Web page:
Judge Shoots Down Extra “n” in Canon
Just yesterday I encouraged by students (it was the first day of all my classes) to check out the “Consequences of Sloppiness” category here as a way of emphasizing the necessity to cross-check our work for grammar, punctuation, spelling, sentence structure and the like. I tend to focus initially on the misuse of apostrophes, which I find particularly irksome. Apparently the judge in this story from ABAJournal.com is particularly irked by the misspelling of “canon:”
Judge Scolds Levi Aron’s Lawyers for Inexperience, Facebook Posts and Misspelled Word
By Debra Cassens Weiss
A Brooklyn judge presiding over the murder prosecution of Levi Aron showed impatience with the defense lawyers on Tuesday.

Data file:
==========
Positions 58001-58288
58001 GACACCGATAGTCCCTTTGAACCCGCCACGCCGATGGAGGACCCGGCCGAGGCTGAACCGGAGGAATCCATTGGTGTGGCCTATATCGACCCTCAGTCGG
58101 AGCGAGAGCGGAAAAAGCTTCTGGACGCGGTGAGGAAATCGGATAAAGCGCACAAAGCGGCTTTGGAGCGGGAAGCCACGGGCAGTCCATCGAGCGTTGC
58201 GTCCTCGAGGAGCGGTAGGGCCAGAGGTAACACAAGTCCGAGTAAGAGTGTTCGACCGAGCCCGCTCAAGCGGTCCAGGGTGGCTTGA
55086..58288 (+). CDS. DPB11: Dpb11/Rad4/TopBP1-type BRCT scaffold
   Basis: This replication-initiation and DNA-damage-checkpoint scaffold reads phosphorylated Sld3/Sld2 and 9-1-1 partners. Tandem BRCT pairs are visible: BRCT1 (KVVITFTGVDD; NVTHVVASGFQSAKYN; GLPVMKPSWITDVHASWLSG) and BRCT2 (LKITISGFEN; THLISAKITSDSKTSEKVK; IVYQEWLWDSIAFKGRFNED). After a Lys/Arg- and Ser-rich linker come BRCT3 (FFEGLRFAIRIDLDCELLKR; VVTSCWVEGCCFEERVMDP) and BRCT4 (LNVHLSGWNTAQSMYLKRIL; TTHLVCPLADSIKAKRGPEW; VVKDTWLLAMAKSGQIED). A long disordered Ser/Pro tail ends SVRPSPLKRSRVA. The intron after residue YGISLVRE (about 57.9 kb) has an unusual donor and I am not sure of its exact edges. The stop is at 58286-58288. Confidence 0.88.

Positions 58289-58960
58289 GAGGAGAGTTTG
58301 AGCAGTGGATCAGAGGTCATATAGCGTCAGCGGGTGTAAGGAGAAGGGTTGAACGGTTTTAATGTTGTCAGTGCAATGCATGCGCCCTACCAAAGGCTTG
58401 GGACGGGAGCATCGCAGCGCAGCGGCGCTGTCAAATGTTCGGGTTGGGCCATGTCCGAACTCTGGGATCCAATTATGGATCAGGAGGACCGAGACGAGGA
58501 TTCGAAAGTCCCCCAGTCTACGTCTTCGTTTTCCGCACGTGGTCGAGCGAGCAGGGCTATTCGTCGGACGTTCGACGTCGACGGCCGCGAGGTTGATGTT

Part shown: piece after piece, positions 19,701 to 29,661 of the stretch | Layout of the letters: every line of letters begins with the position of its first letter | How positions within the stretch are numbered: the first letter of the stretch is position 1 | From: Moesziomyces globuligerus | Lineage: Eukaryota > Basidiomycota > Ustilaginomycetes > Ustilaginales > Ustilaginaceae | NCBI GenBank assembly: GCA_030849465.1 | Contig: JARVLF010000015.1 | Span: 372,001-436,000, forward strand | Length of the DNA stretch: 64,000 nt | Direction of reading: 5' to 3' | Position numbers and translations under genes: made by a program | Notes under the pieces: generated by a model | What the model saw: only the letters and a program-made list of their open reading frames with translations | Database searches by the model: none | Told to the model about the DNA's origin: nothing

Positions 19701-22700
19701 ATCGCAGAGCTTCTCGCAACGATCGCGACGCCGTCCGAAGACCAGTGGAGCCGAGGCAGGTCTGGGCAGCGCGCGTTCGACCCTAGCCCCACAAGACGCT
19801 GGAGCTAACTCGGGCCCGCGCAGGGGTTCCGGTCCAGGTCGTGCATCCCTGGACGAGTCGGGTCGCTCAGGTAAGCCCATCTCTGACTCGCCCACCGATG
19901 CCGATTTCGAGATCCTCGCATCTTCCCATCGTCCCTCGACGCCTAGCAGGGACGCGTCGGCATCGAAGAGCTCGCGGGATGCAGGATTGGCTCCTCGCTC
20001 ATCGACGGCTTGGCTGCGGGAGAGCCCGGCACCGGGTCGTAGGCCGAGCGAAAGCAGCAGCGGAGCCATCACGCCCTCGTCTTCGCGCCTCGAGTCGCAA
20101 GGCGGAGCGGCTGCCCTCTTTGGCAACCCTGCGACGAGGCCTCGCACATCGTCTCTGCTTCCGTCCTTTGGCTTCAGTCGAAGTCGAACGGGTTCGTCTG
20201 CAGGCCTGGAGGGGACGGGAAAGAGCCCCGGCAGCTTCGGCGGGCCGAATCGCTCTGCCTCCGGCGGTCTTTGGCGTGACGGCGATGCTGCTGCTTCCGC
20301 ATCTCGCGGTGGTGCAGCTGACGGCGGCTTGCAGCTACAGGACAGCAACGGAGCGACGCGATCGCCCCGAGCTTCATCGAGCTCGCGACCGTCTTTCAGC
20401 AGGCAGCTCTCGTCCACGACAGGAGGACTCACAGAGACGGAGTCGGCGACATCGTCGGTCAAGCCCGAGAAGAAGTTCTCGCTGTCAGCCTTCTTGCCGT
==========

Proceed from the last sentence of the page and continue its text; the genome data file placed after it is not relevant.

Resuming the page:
Judge Neil Firetog grilled the lawyers “about their legal chops” and expressed concern that they don’t have the experience to try such a complex case, the New York Daily News reports. …
Firetog scolded the lawyers for complaining about press coverage of the case after giving media interviews and posting comments on Facebook. He even chastised the lawyers for misspelling “canon” in a reference to ethics, the Times says. “Two N’s means a cannon that shoots at something,” he said.
Given the seriousness of the charge in this case and the apparent concerns over whether the defense attorneys have the needed expertise to provide a defense, it does seem odd that the court would focus on the misspelling of one word. However, for my students and for practicing paralegals the lesson is that, even in the midst of very important matters, judges do notice even small errors and (apparently) can be adversely affected by them. Just another illustration of the importance of writing right.